Nanoscale chemical mapping of exometabolites at fungal–mineral interfaces

Research published by Pucetaite et Al, investigates micro-to-nanoscale fungal-mineral interactions in soil fungi. The abstract reads: “In this work, we have grown saprotrophic and symbiotic fungi in contact with two soil minerals with contrasting properties: quartz and goethite, on top of X-ray transparent silicon nitride membrane windows and analyzed fungal hyphae by synchrotron-based scanning transmission X-ray microscopy in combination with near edge X-ray fine structure spectroscopy at C(K) and Fe(L) absorption edges.”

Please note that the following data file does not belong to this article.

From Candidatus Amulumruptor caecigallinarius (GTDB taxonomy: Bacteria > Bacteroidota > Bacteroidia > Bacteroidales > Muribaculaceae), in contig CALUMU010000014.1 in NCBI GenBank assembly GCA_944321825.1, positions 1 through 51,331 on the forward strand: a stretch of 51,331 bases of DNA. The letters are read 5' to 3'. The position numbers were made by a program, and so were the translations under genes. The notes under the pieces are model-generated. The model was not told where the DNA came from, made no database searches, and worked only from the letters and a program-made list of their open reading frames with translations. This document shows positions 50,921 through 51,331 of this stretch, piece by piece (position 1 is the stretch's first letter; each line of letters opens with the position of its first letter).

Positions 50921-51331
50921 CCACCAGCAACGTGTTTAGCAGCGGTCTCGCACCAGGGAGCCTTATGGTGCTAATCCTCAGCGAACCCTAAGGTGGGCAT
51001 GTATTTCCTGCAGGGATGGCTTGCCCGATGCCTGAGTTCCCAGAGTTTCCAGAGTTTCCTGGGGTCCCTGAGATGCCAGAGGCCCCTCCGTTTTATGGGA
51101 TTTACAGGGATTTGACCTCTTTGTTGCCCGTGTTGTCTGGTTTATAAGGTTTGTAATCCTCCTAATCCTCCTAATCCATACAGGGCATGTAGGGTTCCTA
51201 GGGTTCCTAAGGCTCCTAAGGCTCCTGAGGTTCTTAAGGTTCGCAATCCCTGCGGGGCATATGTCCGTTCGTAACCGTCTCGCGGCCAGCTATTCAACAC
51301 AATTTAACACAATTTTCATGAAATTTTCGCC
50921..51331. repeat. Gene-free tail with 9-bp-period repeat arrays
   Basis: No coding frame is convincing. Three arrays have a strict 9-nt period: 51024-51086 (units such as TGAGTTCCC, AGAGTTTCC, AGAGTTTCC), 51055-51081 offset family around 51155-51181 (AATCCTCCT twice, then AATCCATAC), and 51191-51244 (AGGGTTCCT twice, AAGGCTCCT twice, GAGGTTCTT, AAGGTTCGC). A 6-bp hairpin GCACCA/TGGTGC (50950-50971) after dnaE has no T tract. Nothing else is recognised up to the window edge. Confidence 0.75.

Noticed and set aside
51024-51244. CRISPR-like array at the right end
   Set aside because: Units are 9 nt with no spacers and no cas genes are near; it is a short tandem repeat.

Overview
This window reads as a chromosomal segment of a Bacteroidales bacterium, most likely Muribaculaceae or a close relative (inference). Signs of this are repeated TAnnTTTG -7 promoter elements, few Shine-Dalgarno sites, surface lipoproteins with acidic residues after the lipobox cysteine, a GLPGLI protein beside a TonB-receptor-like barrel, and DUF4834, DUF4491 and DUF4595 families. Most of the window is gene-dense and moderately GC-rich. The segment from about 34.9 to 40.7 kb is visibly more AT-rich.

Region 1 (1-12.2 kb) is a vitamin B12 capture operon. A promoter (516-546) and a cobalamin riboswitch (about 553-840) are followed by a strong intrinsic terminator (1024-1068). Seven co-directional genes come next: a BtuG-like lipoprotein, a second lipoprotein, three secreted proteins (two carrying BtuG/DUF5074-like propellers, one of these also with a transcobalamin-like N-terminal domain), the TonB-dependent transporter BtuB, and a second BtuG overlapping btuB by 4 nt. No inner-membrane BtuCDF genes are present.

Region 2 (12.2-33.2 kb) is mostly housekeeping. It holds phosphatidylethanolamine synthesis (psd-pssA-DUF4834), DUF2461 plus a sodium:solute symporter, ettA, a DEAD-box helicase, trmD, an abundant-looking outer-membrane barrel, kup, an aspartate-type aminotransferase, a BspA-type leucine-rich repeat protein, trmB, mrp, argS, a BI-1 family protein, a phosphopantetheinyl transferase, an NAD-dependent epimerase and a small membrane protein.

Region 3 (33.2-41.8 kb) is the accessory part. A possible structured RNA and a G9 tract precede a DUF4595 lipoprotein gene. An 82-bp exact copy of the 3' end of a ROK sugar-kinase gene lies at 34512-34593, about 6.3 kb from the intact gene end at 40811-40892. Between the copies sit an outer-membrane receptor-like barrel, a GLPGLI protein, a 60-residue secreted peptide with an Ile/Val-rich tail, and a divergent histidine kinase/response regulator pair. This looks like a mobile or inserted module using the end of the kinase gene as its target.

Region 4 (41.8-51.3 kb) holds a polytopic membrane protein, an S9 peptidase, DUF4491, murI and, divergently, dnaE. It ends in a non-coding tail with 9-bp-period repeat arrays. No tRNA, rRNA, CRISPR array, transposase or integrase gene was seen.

The research “demonstrates the link between processes initiated at the single-cell level to macroscale phenomena. Thus, spatially resolved chemical characterization of the microbial–mineral interfaces is crucial for an increased understanding of overall carbon cycling in soil.”

Silson’s membranes were used for the sample preparation. The sizes used were membrane dimensions of 75 nm in thickness and 500 × 500 μm or 750 × 750 μm in size, and frame dimensions of 200 μm in thickness and 5 × 5 mm or 2.75 × 2.75 mm in size, depending on the sample holder type used in the particular synchrotron facility.

Here is the link to read more about this research!

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